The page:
Johannesburg - Former president Nelson Mandela's old neighbourhood in Vilakazi Street, Soweto was dominated by tourists, hawkers and the media on Saturday morning.
Ice-cream vendor Eliot van Wyk said he was doing a roaring trade as people descended on the area to feel close to South Africa's first democratically-elected president, who died in Johannesburg on Thursday night.
“I am always here. I did not come just when this happened,” Van Wyk said, while dispensing ice-lollies from a cooler box on his bicycle, adorned with a picture of Mandela.
Another street vendor said there were normally not as many hawkers in the area.
Tour guides ushered groups of tourists around the Mandela House Museum, where he and his first wife, Evelyn Ntoko Mase, moved in 1946.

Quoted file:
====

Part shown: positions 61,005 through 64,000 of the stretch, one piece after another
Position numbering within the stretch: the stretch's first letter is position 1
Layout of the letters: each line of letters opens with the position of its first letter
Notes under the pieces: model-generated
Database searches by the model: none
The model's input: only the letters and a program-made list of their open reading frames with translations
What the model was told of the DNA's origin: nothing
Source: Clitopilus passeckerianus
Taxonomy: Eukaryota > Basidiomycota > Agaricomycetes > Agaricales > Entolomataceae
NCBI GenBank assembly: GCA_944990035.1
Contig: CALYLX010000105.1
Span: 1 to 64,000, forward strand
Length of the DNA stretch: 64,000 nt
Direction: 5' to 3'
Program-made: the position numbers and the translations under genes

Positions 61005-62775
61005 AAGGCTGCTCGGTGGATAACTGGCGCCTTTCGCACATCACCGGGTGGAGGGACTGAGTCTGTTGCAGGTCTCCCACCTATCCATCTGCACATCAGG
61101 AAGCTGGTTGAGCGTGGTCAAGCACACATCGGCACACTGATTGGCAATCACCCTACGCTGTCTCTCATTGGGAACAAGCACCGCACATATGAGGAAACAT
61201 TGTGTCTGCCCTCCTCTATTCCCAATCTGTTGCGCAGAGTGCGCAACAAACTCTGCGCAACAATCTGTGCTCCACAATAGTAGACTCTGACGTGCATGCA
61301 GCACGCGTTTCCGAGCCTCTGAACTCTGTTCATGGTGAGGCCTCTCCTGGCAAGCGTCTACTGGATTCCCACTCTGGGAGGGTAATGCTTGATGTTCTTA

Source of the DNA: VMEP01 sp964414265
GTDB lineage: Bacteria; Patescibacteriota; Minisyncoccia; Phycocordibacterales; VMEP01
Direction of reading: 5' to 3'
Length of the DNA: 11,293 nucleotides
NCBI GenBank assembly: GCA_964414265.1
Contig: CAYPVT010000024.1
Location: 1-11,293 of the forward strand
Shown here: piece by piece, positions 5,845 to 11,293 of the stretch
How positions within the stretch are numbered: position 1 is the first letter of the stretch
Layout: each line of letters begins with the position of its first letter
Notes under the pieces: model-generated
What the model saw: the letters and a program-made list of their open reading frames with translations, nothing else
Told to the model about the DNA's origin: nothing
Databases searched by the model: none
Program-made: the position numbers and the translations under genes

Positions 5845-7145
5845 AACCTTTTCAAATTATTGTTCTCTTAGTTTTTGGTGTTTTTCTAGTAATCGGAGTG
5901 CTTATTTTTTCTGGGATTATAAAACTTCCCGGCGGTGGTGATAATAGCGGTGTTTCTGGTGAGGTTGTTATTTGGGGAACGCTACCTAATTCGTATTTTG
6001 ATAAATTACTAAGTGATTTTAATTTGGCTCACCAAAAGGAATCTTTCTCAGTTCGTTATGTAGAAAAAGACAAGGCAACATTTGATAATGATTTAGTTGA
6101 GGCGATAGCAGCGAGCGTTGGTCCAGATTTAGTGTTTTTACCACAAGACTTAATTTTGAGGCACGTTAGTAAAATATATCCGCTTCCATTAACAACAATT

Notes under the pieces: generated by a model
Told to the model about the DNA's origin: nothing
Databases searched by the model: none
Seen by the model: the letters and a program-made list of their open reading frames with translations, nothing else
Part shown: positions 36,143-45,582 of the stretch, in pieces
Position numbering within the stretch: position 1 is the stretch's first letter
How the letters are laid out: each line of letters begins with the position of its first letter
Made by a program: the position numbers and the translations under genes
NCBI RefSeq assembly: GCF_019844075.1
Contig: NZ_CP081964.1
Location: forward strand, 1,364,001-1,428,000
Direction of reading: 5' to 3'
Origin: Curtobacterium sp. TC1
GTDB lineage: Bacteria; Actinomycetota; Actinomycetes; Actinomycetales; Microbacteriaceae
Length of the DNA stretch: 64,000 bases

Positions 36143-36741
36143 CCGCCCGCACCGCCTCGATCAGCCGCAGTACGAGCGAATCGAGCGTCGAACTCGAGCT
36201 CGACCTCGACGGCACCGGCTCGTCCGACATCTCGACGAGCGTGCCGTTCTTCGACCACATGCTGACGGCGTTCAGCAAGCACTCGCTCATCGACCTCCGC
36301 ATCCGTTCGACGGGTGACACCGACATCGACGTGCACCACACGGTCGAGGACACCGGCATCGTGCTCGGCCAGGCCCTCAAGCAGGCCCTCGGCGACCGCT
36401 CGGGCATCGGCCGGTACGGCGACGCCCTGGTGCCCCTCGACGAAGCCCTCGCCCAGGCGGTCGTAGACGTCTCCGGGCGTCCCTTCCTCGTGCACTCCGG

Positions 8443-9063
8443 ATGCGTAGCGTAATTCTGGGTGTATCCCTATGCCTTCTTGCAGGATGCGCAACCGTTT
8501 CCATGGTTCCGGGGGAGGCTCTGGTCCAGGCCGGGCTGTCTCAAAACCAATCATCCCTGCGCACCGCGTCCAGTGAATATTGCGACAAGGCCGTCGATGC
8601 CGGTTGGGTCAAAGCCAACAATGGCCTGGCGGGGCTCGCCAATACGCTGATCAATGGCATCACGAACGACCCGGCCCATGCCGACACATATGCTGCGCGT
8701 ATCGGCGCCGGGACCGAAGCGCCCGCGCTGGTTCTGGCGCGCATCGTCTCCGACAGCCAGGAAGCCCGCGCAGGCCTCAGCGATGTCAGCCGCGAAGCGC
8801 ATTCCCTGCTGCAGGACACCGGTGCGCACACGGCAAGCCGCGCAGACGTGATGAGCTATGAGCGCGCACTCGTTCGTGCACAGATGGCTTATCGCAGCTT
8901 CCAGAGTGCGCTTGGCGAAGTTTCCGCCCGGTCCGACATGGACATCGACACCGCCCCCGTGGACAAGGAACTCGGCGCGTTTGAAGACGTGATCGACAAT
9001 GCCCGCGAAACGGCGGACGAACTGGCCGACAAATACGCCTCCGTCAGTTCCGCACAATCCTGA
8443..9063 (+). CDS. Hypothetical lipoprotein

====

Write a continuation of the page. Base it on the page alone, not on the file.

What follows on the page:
They divorced in 1957, and the next year Mandela was joined there by his second wife, Winnie Madikizela-Mandela.
Families strolled through the cordoned-off street, many of them telling their young children about the Nobel laureate's life and its significance to South Africa today.
A mound of flowers was heaped at the entrance to the house and at a white board, where the public could write their thoughts on Mandela's death.
Media teams from around the world walked up and down the street trying different camera angles and flagging down people to interview.
A handful of men dressed in African National Congress outfits danced in the road and sang struggle songs. - Sapa